Breastfeeding is a great gift from nature and a universal aspect of motherhood. Not only does it provide adequate and personalized nutrition for your little one, but it’s also a great way to form emotional bonds.
Breast milk has so many benefits that the American Academy of Pediatrics, the World Health Organization, the United Nations Children’s Emergency Fund, and many other organizations consistently recommended breastfeeding as the best choice for feeding infants, exclusively, for the first 6 months of life, and then until 24 months of age along with complementary foods.
Giving your baby breast milk involves learning a new skill, and that requires patience and practice. You might even need to wait a few days before your milk production is established. So don’t worry if your milk does not come out at first, once your ‘let down’ reflex kicks in, your supply will increase.
What should I do to start breastfeeding?
Begin by taking a deep breath and get your body as relaxed and comfortable as possible. Try to let things emerge spontaneously, as that promotes relaxation and helps your baby feel calm too. Choose whichever position you desire to breastfeed. You can be sitting in a comfortable chair or sitting up in your bed, as long as you keep your back straight and you and your baby are comfortable.
There are many different ways you can hold your baby, such as:
- Cradle hold: Sit down comfortably, hold your baby’s head in the crook of your arm, and have their whole body facing you.
- Cross-cradle hold: Hold your baby with the arm opposite to the breast with which you will feed them and place them in front of you.
- Football hold: Carry your baby as if you were carrying a football, tuck them under your arm and support their head with your hand.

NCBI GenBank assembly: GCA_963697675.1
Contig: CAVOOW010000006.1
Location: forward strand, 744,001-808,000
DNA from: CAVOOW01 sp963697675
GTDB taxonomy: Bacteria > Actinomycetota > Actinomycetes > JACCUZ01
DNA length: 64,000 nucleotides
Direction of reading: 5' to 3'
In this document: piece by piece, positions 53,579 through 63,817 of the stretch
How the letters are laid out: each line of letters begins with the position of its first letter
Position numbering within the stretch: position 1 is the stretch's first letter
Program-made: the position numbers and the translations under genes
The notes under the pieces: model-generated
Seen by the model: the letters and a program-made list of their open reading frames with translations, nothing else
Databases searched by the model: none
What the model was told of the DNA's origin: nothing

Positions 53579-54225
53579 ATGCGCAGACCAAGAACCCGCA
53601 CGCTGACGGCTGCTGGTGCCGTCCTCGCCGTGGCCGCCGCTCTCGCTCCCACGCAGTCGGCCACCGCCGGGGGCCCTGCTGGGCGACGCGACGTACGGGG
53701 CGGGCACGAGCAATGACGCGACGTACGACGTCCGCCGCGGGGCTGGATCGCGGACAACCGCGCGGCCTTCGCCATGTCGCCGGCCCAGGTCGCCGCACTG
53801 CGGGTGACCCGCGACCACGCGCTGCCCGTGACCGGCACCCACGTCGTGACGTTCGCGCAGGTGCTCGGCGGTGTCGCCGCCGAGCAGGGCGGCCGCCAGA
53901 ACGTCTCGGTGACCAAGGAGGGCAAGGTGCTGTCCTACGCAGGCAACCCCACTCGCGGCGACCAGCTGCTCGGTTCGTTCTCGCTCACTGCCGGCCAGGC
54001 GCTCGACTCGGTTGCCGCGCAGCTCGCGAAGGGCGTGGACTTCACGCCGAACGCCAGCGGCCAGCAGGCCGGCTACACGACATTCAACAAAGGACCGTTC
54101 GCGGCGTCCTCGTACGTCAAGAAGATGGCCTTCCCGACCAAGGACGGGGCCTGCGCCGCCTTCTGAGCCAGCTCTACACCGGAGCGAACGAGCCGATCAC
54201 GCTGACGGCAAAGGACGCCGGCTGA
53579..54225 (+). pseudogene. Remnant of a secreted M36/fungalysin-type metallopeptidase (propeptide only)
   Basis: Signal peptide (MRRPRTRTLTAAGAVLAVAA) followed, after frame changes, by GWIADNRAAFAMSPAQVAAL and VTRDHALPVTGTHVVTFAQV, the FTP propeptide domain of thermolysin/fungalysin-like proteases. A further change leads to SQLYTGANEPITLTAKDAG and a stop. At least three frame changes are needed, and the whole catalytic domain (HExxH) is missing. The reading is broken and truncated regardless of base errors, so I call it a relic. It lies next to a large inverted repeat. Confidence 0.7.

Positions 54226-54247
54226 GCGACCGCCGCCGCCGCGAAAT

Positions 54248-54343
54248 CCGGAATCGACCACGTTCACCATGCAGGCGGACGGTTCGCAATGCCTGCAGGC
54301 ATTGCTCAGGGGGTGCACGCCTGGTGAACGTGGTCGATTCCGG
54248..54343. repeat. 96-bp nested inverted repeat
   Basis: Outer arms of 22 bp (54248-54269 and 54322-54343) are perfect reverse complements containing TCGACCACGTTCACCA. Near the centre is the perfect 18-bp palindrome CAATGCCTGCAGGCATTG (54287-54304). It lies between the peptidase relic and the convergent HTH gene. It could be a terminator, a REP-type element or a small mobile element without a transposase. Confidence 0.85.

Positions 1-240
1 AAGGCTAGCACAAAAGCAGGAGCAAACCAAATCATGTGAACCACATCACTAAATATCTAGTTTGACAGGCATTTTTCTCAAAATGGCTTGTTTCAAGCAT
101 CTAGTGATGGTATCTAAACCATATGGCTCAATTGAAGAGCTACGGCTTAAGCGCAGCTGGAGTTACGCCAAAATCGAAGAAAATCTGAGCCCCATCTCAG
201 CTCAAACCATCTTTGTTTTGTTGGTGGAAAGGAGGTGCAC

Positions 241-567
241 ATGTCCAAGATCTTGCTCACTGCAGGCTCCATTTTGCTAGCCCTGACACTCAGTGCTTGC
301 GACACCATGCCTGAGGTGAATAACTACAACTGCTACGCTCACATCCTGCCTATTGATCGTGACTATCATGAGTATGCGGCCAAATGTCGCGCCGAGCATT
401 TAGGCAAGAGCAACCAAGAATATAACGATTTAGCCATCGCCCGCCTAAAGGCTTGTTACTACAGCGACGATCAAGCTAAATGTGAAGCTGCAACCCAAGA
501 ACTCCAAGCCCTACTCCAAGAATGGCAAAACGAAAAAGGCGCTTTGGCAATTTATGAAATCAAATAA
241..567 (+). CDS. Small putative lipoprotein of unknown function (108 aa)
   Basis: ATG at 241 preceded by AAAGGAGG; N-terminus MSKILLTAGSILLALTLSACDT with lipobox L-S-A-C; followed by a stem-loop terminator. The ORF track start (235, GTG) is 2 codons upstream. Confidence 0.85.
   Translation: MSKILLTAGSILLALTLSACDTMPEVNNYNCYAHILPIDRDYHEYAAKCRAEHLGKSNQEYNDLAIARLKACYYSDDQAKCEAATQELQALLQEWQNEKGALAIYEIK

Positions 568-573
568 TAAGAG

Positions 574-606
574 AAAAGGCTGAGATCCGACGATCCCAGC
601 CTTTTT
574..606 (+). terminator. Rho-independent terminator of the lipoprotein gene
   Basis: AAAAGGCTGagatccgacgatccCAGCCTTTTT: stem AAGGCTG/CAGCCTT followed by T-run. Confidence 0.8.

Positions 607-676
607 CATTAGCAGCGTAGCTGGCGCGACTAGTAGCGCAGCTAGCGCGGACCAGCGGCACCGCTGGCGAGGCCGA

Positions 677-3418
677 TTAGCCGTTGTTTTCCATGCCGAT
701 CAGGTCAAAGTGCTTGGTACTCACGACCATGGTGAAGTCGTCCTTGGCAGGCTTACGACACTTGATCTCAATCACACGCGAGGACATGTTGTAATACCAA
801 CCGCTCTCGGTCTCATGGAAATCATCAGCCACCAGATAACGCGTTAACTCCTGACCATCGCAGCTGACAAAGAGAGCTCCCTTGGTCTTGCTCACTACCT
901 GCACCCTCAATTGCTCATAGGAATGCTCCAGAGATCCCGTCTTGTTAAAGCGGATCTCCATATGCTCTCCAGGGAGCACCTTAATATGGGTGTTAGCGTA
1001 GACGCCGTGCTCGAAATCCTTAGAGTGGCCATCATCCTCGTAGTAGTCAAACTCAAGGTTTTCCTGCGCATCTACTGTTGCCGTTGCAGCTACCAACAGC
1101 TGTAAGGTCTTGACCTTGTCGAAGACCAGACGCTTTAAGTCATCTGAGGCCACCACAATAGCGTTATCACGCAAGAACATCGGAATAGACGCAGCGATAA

- Reclining position: Lie down and use your upper or lower arm to cradle your baby’s head to your breast.
Whatever position you choose just make sure that your baby’s whole body is facing yours.
Steps to breastfeeding successfully:
- Settle into your favorite position making sure you have good support on your back, arms, and feet. Lean back slightly so your body helps you carry your baby and their weight is not placed solely on your forearm.
- Get your baby close to your breast and place them parallel to the orientation of your areola (dark skin around the nipple) so that your baby is completely facing your breast.
- Ensure that your baby’s nose and chin are placed in front of your areola. If you desire, squeeze your breast to make it easier for your baby to latch on to your areola. Likewise, it is advisable to hold your breast with your free hand to give it extra support and prevent your baby from pulling it down.
- When your baby opens their mouth, help them get near your breast so they can find their way to your areola. If they don’t open their mouth, gently touch their lips or cheek with your finger or nipple to awaken their sucking reflex. It is important to make sure your baby latches on properly to prevent dry and cracked nipples. To make sure their latch is correct, verify that your baby’s mouth closes around the entire areola and the nipple is pointed towards the roof of their mouth.
- When your baby latches onto your breast, they will begin to suck. Initially, it can take 60 to 90 seconds of suction until your milk begins to flow. At this moment you might feel some pain since a baby’s suction is surprisingly strong. However, the initial pain should subside after the first few minutes. If you feel sharp pain as the sucking continues, stop the suction and reposition your baby. To separate your baby from your breast, wait until the sucking stops and then slide your finger between their lips and gums. Be sure not to separate your baby from your breast without stopping the suction, as it is very strong and can hurt you!
- As soon as your baby starts receiving your milk the feeding begins. Make sure you offer both breasts at each feeding but let your baby eat all they want before offering the other breast. This way you ensure that they drink the higher fat content of the milk. When you see that the suction has decreased and your breast feels softer, remove your baby from your breast, burp them and offer them the other breast. Don’t worry if they no longer want to eat, babies have an amazing ability to recognize their hunger and satiety signals. Just remember to alternate your breasts at each feeding to ensure both are stimulated.
If you managed to have a successful feeding, congratulations! If not, remember that it takes practice before you master the art of breastfeeding. Do not feel bad if you have not yet succeeded; next time, try out different positions to see which makes you feel more comfortable.
If you find that you continue to struggle even after trying different positions and practicing, do not hesitate to contact your doctor or a lactation consultant.